We eat to live, but we could eat to live even longer. These 10 diet changes can help you add years to your life. (Bonus: They’re all delicious, so you won’t mind making a few changes to your daily routine!)

Have a drink for your health! Moderate consumption of red wine has been shown to slow age-related declines in cardiovascular function, according to the American Heart Association (AHA). It also improves cholesterol level and inflammatory response, states the Mayo Clinic. For women, moderate consumption means no more than one glass each day; for men, no more than two.

A study from Loma Linda University in California found that people who eat very little meat live longer. Not only do vegetarians eat less saturated fat, they eat more whole grains, fruits, and vegetables, which are chock-full of vitamins, minerals, and antioxidants.

People who live in Okinawa, the southernmost part of Japan, are known for their extra-long life spans and low risk for age-related diseases. Research suggests much of their long-life success is due to a healthy lifestyle, namely their diet. Okinawans eat fewer calories than most other cultures, but their diet is very nutritionally dense. In particular, they eat a lot of protein-rich tofu (which may help prevent breast cancer and heart disease) and beta-carotene- and vitamin C-rich sweet potatoes.

Watermelon is high in lycopene, a nutrient known for its cancer- and heart-disease-fighting benefits. Store it at room temperature, because research from the Journal of Agricultural and Food Chemistry shows that watermelons produce more lycopene at room temperature than when they are chilled.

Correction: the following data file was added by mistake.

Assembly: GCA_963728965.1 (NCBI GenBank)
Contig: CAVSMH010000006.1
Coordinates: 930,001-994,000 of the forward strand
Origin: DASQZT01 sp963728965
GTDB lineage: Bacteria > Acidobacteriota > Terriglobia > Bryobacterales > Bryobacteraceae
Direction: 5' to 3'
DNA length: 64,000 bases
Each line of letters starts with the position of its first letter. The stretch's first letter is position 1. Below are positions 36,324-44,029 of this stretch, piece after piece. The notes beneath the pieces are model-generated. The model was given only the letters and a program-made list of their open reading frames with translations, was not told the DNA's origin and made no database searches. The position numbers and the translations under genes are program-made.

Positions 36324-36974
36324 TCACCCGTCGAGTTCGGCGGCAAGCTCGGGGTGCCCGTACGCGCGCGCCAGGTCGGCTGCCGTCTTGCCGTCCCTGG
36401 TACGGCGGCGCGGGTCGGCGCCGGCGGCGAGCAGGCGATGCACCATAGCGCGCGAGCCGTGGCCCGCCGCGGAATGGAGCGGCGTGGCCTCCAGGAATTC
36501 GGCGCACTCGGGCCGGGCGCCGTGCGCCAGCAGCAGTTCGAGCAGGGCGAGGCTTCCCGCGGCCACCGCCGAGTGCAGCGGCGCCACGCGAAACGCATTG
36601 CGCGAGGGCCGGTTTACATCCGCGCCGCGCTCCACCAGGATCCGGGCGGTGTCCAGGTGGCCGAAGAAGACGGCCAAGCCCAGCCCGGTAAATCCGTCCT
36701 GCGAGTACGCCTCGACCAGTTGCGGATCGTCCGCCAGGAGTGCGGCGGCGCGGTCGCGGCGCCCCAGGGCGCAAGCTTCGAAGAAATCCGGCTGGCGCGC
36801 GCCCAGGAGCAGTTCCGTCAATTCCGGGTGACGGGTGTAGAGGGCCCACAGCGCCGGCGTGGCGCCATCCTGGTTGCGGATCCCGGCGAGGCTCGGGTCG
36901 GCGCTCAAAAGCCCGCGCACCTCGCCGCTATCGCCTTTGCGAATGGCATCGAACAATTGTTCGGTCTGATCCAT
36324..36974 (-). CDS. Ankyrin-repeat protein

That may not sound like the most health-conscious advice, but the good-for-you variety of fat (namely monounsaturated) can help lower bad cholesterol, raise good cholesterol, and cut your risk of atherosclerosis. Foods high in monounsaturated fats include nuts, olives, oils, and avocados.

People who eat more slowly can more easily detect when they’re full than people who eat hurriedly. What does this mean for living longer? People who eat more slowly also eat less, and research suggests that people who eat lower-calorie diets live longer.

Vitamin C may protect the body’s cells from harmful free radicals. Unfortunately, vitamin C is water-soluble, and our bodies don’t store it. In order to keep your levels up, you need to eat fruits and vegetables regularly, multiple times each day. Have an orange with your breakfast, a delicious spinach salad for lunch, and steamed broccoli with dinner.

Research from The American Journal of Clinical Nutrition finds that the more fiber you eat, the lower your risk of coronary heart disease. The daily recommendation is 25 to 35 grams, but most Americans eat less than half that amount.

The humble North American cranberry, known best as a natural way to prevent urinary tract infections, may also help you live longer. Studies in fruit flies show that the tiny berry can increase longevity.

Heart-healthy omega-3s have been shown to lower bad cholesterol, help the body combat inflammation, and reduce the risk of cancer and heart attack. What’s the best source of these fats? Cold-water, fatty fish, such as salmon, herring, or trout. If you’re not a fish eater, try ground flaxseed, spinach, or walnuts.